Unfortunately, much of the traditional advice regarding passwords is incomplete and obsolete. A secure password policy is paramount to protecting your business. The National Institute of Standards and Technology (NIST) recommends long and complex passwords that are at least 64 characters long with a mixture of letters, numbers, symbols, and spaces. You can test your password using online testing tools, such as Microsoft’s Safety and Security Center. While a strong password can do a lot to protect your data, there are additional measures that can help keep your information as secure as possible.
A password manager creates long and random passwords that the user doesn't have to remember. Users create one password for their manager that then protects the rest of the passwords. Whenever they visit a website or app that requires one of their passwords, users can pull up the password manager and easily copy/paste the saved password into their login box. Some password managers will even auto-fill the password for them.
With growing popularity some password managers are supporting two-factor authentication (2FA) as it can help add another layer of security to passwords. It requires users to confirm their identity in addition to a username and password, such as a one-time code sent through a text message or email. The additional authentication makes it impossible for thieves to hack in because they do not have access to the code.
Experts recommend a different, random, and memorized password for every new program or application. This can be challenging for most users to implement perfectly, and most are afraid that forgetting critical passwords would leave them without access to certain information. Password managers are a practical way of keeping data safe without having to memorize each password.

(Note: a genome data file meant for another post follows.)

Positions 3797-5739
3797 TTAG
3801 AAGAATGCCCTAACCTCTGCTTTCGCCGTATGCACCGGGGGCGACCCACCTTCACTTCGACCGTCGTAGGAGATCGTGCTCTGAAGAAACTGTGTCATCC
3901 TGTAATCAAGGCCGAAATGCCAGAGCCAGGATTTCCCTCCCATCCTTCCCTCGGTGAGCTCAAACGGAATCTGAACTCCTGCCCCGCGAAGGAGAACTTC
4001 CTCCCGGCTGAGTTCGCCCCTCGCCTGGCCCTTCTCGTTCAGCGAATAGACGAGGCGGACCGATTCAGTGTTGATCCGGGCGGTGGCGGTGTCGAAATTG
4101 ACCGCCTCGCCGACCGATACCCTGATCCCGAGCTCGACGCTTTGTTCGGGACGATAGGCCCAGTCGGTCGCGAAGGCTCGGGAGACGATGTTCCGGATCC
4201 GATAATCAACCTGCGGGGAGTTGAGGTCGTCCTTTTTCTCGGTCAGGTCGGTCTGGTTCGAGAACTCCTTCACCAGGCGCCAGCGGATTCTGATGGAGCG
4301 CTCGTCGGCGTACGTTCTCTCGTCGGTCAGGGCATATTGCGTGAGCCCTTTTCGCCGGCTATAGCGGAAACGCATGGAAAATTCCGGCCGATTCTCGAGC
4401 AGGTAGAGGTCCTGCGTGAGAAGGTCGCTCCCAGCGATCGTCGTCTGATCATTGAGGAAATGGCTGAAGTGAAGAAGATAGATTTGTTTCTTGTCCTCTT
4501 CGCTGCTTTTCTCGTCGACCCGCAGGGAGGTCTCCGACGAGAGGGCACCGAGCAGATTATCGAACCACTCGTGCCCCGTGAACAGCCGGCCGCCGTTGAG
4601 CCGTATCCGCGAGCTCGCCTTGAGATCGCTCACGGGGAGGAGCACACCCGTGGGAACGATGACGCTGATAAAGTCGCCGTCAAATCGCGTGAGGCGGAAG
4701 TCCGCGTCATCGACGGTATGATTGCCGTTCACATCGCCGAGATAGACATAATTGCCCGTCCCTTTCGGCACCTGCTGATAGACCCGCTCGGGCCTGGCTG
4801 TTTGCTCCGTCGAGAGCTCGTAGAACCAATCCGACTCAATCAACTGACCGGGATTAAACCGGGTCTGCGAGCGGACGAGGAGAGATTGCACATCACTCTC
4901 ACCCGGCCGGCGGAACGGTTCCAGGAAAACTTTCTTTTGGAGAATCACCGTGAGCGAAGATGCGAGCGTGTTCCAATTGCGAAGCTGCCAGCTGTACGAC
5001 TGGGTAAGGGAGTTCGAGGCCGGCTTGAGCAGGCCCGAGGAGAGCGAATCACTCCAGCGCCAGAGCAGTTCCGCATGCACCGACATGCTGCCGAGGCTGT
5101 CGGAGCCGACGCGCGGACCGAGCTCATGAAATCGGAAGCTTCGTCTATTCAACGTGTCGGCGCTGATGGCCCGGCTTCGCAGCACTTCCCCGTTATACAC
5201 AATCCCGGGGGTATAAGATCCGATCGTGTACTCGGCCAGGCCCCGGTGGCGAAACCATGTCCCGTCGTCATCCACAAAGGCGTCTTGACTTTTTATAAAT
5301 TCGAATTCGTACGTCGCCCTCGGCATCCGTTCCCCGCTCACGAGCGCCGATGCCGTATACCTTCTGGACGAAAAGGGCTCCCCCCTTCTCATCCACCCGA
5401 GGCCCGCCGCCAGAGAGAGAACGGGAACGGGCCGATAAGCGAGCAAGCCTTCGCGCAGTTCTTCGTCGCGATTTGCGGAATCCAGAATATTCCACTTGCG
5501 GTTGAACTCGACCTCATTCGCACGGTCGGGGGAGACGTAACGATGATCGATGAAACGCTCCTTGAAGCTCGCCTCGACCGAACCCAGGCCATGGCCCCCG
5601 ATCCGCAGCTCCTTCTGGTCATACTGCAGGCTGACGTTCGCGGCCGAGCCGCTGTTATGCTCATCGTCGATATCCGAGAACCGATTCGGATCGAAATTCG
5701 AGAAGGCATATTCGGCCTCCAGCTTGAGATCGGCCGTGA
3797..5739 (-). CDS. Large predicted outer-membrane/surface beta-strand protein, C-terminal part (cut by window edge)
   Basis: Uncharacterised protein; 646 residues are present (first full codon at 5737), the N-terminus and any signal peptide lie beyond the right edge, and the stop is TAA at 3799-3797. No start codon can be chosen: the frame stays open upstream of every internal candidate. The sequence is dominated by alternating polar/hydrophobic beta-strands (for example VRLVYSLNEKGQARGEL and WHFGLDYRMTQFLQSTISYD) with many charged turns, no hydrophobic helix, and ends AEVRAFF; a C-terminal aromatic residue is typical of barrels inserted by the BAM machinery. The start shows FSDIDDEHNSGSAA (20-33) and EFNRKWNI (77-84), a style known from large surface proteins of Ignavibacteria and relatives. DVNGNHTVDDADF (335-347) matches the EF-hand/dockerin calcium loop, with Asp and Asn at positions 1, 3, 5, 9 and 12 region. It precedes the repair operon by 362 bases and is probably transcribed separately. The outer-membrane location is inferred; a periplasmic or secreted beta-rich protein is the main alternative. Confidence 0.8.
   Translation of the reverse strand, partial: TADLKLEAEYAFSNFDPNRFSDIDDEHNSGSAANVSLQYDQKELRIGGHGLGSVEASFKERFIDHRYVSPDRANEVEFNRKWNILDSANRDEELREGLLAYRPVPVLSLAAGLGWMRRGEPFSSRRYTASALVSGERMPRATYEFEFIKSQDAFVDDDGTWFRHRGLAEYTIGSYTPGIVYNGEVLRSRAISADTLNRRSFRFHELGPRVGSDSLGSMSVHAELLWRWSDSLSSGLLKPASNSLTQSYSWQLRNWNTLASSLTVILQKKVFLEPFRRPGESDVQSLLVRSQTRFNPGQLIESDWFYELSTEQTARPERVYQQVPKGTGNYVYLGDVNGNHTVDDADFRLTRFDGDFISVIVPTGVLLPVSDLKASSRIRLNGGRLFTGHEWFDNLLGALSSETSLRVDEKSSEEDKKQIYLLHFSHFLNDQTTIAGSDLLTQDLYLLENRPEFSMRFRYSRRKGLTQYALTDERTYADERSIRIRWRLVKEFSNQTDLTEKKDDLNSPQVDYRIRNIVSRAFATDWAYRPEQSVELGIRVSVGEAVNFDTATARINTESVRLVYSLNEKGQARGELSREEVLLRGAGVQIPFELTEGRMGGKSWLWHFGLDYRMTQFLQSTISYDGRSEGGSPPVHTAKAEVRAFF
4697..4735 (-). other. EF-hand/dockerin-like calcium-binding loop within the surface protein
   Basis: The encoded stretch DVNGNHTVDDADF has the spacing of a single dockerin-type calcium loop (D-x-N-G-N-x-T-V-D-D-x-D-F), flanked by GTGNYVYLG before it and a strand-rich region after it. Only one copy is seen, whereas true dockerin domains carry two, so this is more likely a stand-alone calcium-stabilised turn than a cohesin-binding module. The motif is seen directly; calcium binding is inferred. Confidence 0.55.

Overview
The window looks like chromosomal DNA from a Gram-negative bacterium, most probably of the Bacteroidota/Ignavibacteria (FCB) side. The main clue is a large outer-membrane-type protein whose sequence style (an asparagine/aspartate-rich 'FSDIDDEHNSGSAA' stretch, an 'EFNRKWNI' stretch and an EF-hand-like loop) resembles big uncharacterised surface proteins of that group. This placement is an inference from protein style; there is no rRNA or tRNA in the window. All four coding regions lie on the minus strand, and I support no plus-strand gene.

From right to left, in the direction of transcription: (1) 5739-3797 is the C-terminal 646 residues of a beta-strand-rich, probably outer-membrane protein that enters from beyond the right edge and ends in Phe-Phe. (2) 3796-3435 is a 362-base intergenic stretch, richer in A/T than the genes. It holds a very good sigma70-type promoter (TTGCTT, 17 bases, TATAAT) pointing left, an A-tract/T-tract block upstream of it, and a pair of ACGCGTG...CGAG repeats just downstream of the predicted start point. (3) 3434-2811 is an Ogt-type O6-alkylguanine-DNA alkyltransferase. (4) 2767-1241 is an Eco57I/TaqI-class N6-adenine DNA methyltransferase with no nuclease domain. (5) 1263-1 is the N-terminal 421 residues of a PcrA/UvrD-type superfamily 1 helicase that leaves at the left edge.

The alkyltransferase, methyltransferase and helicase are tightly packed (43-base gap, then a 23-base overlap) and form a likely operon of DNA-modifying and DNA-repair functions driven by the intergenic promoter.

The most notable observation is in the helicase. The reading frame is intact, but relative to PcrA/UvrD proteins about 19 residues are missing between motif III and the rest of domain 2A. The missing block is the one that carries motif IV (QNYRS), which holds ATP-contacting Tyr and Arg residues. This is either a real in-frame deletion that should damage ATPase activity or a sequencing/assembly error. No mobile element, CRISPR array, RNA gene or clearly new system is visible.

A common misunderstanding is that cloud service providers will handle your cloud backup. This is a mistake that can have devastating consequences for businesses when they try to retrieve lost information. Cloud backup, also called online backup or remote backup, sends a copy of physical or virtual files and databases to a secondary location.
Cloud backup is an essential part of your business continuity and disaster recovery plan, should disaster strike and your business experience downtime. While large companies can afford to maintain an off-site data center for cloud backup, that option is not always viable for SMBs. Virtual machines (VMs) are a fast and secure way of achieving cloud backup. VMs, such as Veeam, provide a physical and virtual backup through a secure SSL so that smaller organizations can replicate their files to a cloud repository.
When you anticipate potential disasters and have a plan in place you are protecting your business from the worst case scenario. Two critical benchmarks for measuring disaster recovery efforts include recovery point objectives (RPO) and recovery time objectives (RTO). These distinct measurements ensure that any disaster will result in minimal impact to your business. How often you backup your data will have a significant impact on your RPO. RPO refers to the maximum amount of data that can be lost from a failure. RTO is also called "maximum allowable outage" and defines how long it takes to restore your system to average usability after experiencing a disruption.
Maintaining Your Cloud Application Security
Many organizations turn to the cloud to remain agile and stay ahead of the competition. Cloud applications allow SMBs to better communicate and have more effective tools to run a better business, but there is also an increase in vulnerability. The right practices and tools can help protect your business from attacks and compromising sensitive information. By using the latest technology and right practices, you can harness the benefits of the cloud and minimize the risks to your company.